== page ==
Worried about VoIP security?

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Office architecture has been changing for three years. Meetings have become Zoom calls, a quick phone call an email, and an email an instant message. As the office landline becomes replaced with internet-based alternatives like Voice over Internet Protocol (VoIP), some businesses are questioning — is it secure? To help stave off concerns of cyber-attacks, Ross Slogrove, UK country manager at VoIP phone system provider Ringover, analyses the security credentials of VoIP.

In 2022, statistics from cyber security company Surfshark showed that there were 4,783 victims of cybercrime for every one million users in Britain. That translates to a 40 per cent growth that year — compared to an eight per cent global average.

Cyber security is becoming more important for businesses to prevent data breaches, loss of revenue and depletion of customer trust. But how can businesses become more secure?

The rise in cyber-attacks

Nobody could have predicted just how quickly our work set-ups changed in 2020. At the time, many businesses scrambled to create remote working set-ups that, originally, were meant to serve as a short-term stop gap. Fast forward three years and there are now more permanent, hybrid set-ups that haven’t really grown in sophistication.

Consequentially, cybercriminals recognised the vulnerabilities brought by unfamiliar working conditions. A UK Government report revealed that, in 2020, almost half of UK businesses experienced a cyber-attack. That figure reduced to 39 per cent in 2021 and maintained at the same level in 2022. Elsewhere, a Software Advice report found that 62 per cent of UK-based SMEs experienced an increase in cyber threats since 2020.

Working from less-secure home internet connections, and in many cases from personal devices that haven’t been thoroughly vetted by the IT team, takes much of the blame. In addition, the explosion of online tools and services to aid employee collaboration and productivity means business data is scattered across third-party vendors without much policing. If these tools have a bare-minimum security setting or carry out updates to security preferences that go overlooked, it could spell disaster.

Knowledge is power

It’s critical that everyone in the organisation is aware of cyber risks so they know how to prevent them. So what sort of methods are used by cyber criminals to access crucial data?

As well as hacking of personal information like passwords and emails, a common cyber offence is phishing. This is where criminals ask for security information and personal details under the pretence of a trusted organisation. It’s reported that one in every 3,722 emails in the UK is a phishing attempt.

Other methods cyber criminals may use include ransomware, a newer form of attack that became popular in 2021. As the name suggests, ransomware is used to block access to a computer system until a sum of money is paid. This is done by encrypting files so they cannot be used or in some cases even threatening to publish private data.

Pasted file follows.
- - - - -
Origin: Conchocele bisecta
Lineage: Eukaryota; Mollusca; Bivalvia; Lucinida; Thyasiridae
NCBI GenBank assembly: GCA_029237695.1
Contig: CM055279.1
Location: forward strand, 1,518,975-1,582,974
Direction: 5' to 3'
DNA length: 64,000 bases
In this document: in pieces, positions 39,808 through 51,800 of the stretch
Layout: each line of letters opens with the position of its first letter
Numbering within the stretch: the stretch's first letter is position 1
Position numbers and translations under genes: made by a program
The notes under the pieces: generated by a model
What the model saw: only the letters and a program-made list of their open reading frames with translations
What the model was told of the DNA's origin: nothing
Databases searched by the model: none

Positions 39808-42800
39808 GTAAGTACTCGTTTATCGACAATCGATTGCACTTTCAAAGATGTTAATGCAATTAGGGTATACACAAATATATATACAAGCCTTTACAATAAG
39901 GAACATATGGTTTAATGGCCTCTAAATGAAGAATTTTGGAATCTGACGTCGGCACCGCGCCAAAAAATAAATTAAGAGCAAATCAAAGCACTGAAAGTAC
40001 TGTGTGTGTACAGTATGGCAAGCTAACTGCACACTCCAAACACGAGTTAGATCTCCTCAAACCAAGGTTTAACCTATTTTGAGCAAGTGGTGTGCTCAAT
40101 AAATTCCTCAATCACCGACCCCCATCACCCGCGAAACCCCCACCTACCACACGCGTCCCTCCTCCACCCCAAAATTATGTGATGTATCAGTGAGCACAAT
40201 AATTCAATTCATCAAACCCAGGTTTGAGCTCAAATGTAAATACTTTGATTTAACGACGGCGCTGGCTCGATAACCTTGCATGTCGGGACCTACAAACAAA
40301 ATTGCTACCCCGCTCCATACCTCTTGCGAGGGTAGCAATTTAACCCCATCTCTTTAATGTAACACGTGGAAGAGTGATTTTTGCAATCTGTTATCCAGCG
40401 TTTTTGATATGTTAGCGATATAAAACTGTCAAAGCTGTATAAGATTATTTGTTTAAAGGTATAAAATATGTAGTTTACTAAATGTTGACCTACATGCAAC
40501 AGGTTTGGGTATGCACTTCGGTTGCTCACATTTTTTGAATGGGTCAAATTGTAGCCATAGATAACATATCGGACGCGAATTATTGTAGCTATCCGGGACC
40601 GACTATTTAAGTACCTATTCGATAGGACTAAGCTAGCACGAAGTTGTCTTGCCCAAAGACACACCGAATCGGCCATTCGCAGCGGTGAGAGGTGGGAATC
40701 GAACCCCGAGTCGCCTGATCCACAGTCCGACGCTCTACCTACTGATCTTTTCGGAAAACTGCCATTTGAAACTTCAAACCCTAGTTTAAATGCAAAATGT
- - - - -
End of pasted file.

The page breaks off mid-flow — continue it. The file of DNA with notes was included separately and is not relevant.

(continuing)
According to research from Nord Security’s file encryption software business NordLocker, UK businesses suffered the third highest rate of ransomware attacks in the world between January 2020 and July 2022, behind the US and Canada.

However, cybercrime can span further than targeting users of devices like tablets and computers, and instead access phone calls. Vishing, or voice phishing, is the voice call equivalent of online phishing, which again is used to access sensitive information by deceiving the person on the other end of the line to share security details.

Is VoIP more secure?

VoIP technology is helping businesses move away from traditional, landline forms of telephony. Its use has increased alongside the rise of remote working as VoIP has lower operating costs, is easily scalable and is completely portable. But, while VoIP offers a supreme level of network agility, it’s understandable that a business worrying about cyber-security may question its credentials. If calls are hosted over the internet, are they really secure?

Thankfully, there’s no need to panic. Compared to physical landlines, VoIP can be more secure because it uses Session Initiation Protocol (SIP), which allows voice traffic to be compressed into media streams that are sent over an internet connection, rather than through traditional phone lines. Additionally, VoIP systems require login credentials that enable the user to connect through the phone. Multi-factor authentication is a reliable way to improve security by making it difficult for unauthorised users to gain access to the network.

All VoIP systems require a stable internet connection to function properly. If security issues were to arise, a poor connection would likely be the cause. In a worst-case scenario, businesses could be made vulnerable to cyber threats through a Voice over Misconfigured Internet Telephones (VoMIT) tool, where cybercriminals steal voice snippets and confidential information directly from calls. To overcome this, VoIP providers like Ringover use end-to-end call encryption to protect content, rendering it unreadable if it is hacked.

While on the surface, VoIP may seem like it adds more opportunities for cyber criminals to attack, it’s actually more secure than using a traditional telephone if you’re investing in a quality service.

As technology continues to advance around us, so too do the cyber threats we come up against. Businesses cannot bury their heads in the sand, and awareness of both long-used and newer forms of attack is vital to preventing breaches. VoIP is quickly becoming a vital tool in any flexible business’s arsenal and it’s important businesses are aware of its security credentials and are making sure the phone system they choose helps keep their data safe.